Posts Tagged ‘action’

Consumer Research

Wednesday, December 11th, 2013

The study has been carried out by researchers of the Department of human psychology of the University of British Columbia (Canada) and published in Journal of Consumer Research. Its main aim was check, scientific and quantified, the influence they have on the power of a person the type of company and their attitude. The results have been surprising. The methodology used was to examine the behavior of 210 college students, who took a one film and made believe that interested in your opinion about the movie. They were always accompanied by a member of the research team which weighed 48 kilos. This, in some occasions came with its normal appearance (thin) and other (obviously, with different students) was filled with pillows, to pretend to be obese.

During the film, offered sweets to both, first to the collaborator, then to the student. Thus, for example, it could be verified that, when the contributor ate 30 candies and presented as it was (thin), the student took, on average, 10. More on an equal footing, but characterized of obese, only took 6. A very noticeable difference, as you can see. In general lines, found that the obese passenger incites to eat more.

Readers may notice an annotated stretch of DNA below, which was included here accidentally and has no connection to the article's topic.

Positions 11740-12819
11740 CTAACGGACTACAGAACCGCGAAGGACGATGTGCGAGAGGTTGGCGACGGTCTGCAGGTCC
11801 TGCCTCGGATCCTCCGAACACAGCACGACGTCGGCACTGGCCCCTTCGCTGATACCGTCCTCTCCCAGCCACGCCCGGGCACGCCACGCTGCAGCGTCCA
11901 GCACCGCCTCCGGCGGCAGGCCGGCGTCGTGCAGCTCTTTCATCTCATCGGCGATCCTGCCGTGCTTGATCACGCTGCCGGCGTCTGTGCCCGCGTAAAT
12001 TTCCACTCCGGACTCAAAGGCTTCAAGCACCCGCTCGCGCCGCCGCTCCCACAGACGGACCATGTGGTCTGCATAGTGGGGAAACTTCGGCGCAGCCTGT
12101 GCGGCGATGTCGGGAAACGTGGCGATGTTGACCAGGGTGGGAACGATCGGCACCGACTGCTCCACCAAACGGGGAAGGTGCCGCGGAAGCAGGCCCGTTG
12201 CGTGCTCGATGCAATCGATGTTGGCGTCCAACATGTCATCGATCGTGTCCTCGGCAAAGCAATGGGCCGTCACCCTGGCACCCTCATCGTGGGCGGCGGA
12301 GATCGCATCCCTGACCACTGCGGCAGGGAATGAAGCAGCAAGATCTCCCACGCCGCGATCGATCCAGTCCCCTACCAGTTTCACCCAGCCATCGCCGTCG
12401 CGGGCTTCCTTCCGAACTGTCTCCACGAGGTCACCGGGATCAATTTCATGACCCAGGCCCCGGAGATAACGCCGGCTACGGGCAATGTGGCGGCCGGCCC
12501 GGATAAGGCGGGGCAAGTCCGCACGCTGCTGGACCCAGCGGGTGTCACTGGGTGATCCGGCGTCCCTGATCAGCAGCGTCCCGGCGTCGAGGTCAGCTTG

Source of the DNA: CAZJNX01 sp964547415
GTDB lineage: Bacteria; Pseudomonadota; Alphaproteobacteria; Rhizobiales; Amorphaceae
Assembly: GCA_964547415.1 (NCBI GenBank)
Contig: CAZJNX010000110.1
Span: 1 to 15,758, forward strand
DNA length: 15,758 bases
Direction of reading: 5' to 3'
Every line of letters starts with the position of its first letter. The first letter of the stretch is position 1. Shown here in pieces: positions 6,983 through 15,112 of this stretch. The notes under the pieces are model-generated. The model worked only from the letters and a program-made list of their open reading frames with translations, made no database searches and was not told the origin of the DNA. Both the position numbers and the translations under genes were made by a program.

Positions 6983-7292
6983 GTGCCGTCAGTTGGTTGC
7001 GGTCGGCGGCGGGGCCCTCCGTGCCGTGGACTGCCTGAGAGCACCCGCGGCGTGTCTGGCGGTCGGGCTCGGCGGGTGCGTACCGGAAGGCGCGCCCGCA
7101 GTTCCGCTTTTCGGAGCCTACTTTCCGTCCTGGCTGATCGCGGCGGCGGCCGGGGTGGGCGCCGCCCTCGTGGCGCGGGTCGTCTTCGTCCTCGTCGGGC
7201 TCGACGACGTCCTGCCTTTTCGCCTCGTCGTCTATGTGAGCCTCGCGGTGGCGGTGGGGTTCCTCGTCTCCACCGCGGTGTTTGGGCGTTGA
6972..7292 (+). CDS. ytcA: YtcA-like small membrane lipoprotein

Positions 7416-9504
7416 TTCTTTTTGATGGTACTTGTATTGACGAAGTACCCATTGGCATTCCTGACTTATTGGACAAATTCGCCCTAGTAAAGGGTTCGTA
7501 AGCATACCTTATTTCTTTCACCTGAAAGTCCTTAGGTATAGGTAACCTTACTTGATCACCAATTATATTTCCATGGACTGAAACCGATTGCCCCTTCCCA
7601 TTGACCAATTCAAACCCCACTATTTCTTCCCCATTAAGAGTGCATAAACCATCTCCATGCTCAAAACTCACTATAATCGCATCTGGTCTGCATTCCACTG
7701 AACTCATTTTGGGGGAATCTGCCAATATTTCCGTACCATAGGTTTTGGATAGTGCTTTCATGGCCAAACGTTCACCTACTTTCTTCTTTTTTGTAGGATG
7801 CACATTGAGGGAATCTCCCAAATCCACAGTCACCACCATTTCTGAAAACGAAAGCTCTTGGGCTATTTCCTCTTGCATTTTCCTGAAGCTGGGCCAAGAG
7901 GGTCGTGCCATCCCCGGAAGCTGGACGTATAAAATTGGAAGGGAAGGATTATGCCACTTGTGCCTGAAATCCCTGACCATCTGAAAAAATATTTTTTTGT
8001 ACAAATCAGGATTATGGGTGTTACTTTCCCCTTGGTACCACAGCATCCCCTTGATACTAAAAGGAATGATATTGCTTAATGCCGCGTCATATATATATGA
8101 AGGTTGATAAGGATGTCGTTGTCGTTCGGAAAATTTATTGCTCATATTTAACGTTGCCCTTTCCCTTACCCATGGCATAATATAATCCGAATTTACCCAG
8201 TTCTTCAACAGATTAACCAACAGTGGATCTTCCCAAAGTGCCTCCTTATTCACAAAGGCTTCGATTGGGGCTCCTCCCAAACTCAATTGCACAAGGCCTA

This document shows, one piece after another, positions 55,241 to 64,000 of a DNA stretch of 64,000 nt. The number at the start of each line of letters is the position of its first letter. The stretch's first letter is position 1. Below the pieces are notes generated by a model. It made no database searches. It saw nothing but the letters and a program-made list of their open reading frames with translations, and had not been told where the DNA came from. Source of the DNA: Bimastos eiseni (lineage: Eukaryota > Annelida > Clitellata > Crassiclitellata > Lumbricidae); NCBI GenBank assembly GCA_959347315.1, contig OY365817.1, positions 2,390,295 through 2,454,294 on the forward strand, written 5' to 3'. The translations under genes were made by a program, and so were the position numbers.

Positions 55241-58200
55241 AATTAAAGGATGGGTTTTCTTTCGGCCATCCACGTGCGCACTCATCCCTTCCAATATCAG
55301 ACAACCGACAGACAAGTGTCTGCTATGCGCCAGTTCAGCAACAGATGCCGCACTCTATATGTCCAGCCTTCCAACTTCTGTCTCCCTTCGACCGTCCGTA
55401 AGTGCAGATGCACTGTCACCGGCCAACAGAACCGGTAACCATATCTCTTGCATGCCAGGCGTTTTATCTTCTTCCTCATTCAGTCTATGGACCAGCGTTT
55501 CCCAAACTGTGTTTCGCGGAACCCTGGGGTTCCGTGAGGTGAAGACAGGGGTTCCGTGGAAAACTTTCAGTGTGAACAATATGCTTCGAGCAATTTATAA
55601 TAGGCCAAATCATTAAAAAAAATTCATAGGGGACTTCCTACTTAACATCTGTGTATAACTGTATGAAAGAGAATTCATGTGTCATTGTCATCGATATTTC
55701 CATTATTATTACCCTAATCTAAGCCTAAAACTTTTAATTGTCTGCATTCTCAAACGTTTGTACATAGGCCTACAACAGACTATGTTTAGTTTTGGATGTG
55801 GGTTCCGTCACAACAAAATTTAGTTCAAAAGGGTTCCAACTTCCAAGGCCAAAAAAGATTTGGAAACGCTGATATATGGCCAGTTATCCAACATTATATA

But the most dangerous behavior is of the thin person who eats a lot, because we get the message unconscious of that, if she eats a lot and is thin, I can do it. On the contrary, the company of someone thin who eats little and well makes us eat just like he or she: sparingly and in a healthy way. But more interesting than the information itself that gives us this study is the fact that shows the great influence of certain facts which are perceived unconsciously. Because, in addition to the company and their attitude, also include many other factors: the environment (music, lighting), motivation, size of rations, packaging, advertising, availability of food, personal preferences, etc. Based on the above, many experts, as Brent McFerran, one of the directors of the study, advised reflect at lunchtime, to try to rationalize those factors that can make that we eat more, be aware of them and take into account our objectives and situation, in order to adapt our behavior to our real needs. This rationalization and annulment of those unconscious factors that make us eat more can be extended to multiple situations: from the already described to not let us influence by a slim companion that eats immoderate way, through advertising for a few snacks that makes us lift up front to television and go to the kitchen to pick up a bag of them, until a friendly company in a restaurant that makes us to prolong the food (and eating) more than is desirable. McFerran summarizes all of the above with a phrase: If we think before we do, we will be less prone to overeating.